Friday, May 01, 2015

Study Day in Clinical Study Protocol

Any clinical trial should always have a study protocol. The study protocol will contain a schedule of events table to specify the study visits and the study procedures. For some protocols, study visits will just be the study days (Day 1, Day 7, Day 21,…).

A while ago, I wrote an article “counting the study day” to describe two ways in counting the study day: starting with zero or starting 1. At that time, I said that both ways were acceptable.

It turns out that starting with study day 0 can cause a lot of trouble for programming, especially in SDTM (study data tabulation model).  According to SDTM Implementation Guidelines, there should not be a study day 0 in SDTM data set. If a study protocol uses a study day 0 as the first day of study drug administration, there will be an inconsistency when comparing the SDTM data sets (therefore, the data listings) with the protocol. Here is what it is said about the study day in SDTM implementation guidelines (SDTMIG).






To avoid the inconsistency issue, it is advisable that in study protocols, study day 0 should not be used. In clinical study protocols, the first day of the study drug administration (or randomization day) should always be counted as day 1 (instead of day 0).  With study day 1 being the first day of the study drug administration, the 7 days after treatment will be study day 8, and so on.

The schedule of events table below is advisable. It correctly uses Day 1 as the first day of dosing.



The schedule of events table below is not advisable since it uses Day 0. To avoid the trouble for downstream SDTM programming, it is better to have study visits listed as Day 1, Day 2, Day 8, Day 15,  Day 29.

Additional References:

1. Studyday calculation ( --DY Variable in SDTM)
2. SAS Programming in the Pharmaceutical Industry             

Sunday, April 19, 2015

Hockey stick effect, yo-yo effect, honeymoon effect, halo effect, Hawthorne effect, John Henry effect, and Pygmalion effect

In clinical trials, people need to pay attention to the various effects in designing the clinical trials. A while ago, I mentioned the hockey stick effect that described an initial rebound in a treatment measure followed by the true deterioration of the treatment measures, which occurred in diseases such as Alzheimer’s disease, alpha-1 antitrypsin deficiency, where the purpose of the treatment is to prevent the further deterioration of the disease progression instead of improving.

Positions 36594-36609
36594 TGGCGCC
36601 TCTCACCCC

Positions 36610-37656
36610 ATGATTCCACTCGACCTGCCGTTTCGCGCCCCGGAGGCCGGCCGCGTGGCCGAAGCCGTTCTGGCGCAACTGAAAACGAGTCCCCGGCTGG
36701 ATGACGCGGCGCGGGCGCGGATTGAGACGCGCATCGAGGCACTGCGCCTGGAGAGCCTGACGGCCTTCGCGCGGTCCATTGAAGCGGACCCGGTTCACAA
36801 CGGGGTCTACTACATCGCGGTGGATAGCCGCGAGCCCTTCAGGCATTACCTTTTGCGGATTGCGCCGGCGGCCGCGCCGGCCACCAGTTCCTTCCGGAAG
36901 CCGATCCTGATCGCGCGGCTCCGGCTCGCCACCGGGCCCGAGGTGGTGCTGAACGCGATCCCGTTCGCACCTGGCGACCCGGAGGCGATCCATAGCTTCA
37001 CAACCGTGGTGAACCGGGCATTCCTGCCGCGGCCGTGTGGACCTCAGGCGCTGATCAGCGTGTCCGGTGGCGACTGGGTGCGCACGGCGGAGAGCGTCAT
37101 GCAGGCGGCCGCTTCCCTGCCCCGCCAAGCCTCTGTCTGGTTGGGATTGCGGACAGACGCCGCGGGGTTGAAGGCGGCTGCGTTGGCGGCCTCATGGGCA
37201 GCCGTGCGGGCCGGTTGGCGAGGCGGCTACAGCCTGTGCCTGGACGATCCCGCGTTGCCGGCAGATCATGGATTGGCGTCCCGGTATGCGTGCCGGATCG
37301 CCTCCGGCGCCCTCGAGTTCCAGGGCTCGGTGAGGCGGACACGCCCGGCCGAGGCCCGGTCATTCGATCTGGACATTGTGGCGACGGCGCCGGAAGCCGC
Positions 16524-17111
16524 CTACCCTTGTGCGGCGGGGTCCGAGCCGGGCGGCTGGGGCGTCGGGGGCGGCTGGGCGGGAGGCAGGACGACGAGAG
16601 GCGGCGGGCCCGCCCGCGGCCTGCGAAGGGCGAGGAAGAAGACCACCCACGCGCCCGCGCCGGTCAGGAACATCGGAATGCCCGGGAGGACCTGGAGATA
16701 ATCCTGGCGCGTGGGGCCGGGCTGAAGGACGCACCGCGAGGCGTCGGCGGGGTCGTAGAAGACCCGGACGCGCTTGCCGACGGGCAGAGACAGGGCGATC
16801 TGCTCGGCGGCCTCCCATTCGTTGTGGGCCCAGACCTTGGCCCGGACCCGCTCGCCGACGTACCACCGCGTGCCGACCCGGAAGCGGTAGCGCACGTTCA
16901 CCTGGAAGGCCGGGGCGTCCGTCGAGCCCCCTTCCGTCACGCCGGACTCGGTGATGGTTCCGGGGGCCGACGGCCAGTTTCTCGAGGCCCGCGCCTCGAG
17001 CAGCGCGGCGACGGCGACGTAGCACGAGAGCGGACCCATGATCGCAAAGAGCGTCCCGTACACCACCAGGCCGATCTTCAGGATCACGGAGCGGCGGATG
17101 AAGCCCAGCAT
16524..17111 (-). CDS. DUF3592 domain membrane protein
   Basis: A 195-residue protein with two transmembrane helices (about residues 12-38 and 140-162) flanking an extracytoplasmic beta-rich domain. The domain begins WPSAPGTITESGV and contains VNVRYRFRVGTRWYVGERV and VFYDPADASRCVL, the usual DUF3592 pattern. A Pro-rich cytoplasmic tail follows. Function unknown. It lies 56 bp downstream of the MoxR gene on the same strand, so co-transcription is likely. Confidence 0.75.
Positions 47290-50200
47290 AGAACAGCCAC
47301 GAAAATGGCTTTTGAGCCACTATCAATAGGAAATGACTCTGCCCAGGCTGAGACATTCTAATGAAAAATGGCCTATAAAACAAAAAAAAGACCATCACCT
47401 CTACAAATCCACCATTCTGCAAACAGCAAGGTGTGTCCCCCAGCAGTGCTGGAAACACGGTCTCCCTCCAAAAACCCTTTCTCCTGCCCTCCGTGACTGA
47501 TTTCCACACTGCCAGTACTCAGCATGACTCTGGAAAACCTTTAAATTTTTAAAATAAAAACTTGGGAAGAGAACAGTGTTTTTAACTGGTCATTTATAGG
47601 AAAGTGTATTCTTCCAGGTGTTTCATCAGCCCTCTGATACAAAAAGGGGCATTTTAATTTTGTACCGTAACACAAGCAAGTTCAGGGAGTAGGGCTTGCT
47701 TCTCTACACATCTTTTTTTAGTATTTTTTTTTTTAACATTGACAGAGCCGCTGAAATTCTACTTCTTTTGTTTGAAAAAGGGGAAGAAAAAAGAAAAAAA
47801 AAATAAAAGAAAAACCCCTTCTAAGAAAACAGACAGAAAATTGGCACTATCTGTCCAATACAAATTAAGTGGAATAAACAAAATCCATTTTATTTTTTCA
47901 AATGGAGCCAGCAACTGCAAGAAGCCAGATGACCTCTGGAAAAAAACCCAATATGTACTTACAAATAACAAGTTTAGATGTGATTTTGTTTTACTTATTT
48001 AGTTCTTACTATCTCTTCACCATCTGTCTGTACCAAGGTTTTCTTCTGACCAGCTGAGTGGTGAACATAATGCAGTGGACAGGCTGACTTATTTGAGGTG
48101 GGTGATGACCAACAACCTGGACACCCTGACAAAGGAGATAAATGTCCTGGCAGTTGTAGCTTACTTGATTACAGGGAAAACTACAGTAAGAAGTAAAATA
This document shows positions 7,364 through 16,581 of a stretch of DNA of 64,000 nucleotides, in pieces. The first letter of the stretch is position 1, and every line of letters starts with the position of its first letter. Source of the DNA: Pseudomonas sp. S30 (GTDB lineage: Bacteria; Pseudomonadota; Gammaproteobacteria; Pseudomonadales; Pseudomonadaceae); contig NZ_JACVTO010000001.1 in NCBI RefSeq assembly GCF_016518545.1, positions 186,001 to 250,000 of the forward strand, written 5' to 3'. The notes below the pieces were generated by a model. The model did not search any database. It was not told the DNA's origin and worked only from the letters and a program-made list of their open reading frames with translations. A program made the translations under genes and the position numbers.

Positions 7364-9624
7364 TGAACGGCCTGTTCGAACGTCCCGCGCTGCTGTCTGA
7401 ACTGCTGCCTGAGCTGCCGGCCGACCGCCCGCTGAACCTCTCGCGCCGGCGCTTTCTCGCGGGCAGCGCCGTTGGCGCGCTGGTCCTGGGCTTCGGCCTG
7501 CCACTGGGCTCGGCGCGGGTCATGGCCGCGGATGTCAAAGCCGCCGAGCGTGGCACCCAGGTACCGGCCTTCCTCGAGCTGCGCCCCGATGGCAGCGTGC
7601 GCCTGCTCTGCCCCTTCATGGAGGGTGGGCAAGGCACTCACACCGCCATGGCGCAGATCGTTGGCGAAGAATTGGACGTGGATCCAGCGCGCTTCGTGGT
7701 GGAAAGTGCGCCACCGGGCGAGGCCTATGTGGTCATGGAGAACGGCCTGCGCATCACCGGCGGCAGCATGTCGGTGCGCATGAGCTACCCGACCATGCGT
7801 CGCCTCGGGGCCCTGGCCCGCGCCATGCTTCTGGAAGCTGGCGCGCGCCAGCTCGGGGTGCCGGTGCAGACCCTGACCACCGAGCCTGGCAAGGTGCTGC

Other these kinds of effects were described below.

In a clinical trial design discussion, the KOL (key opinion leader) used the yo-yo effect to describe a outcome measure that could fluctuate during the screening period – before the treatment intervention started. 

According to Wikepedia, yo-yo effect, also known as weight cycling, is a term "yo-yo dieting" coined by Kelly D. Brownell at Yale University, in reference to the cyclical loss and gain of weight, resembling the up-down motion of a yo-yo. In this process, the dieter is initially successful in the pursuit of weight loss but is unsuccessful in maintaining the loss long-term and begins to gain the weight back. The dieter then seeks to lose the regained weight, and the cycle begins again.

In a FDA ADCOM meeting minutes, the yo-yo effect is used to describe the hemoglobin level “And hemoglobin levels often plummet to less than 10 before therapy is resumed. This causes a yo-yo effect and is not in the best interests of patients in treating their anemia. There is also no safety net to prevent patients' hemoglobin levels from falling so low that a blood transfusion is required. “


Honeymoon Effect

Honeymoon effect is used to describe the temporary rebound in insulin level right after the initial treatment. After starting treatment with insulin a person's own insulin levels may temporarily improve. This is believed to be due to altered immunity and is known as the "honeymoon phase". The clinical trial for type 1 diabetes must consider honeymoon effect in the study design.

The Honeymoon Phase (or Honeymoon Period) amongst people with type 1 diabetes refers to the period of time shortly following diabetes diagnosis when the pancreas is still able to produce a significant enough amount of insulin to reduce insulin needs and aid blood glucose control.

This does not, unfortunately, indicate that the diabetes is in remission or can be cured. 

There is no hard and fast rule for how long the honeymoon phase lasts amongst people with type 1 diabetes. The diabetes honeymoon phase can last for weeks, months or in some cases years.

In an ADCOM meeting, the honeymoon effect was also used to describe the transient initial effect in epilepsy trial “Beneficial effect of stimulation was lasting. We did not see the familiar and transient honeymoon effect of adding medication after medication to the regimens of these refractory patients. By three years of stimulation, seizures were at a median 68 percent improvement relative to baseline, that is to say a third of their initial level”


The halo effect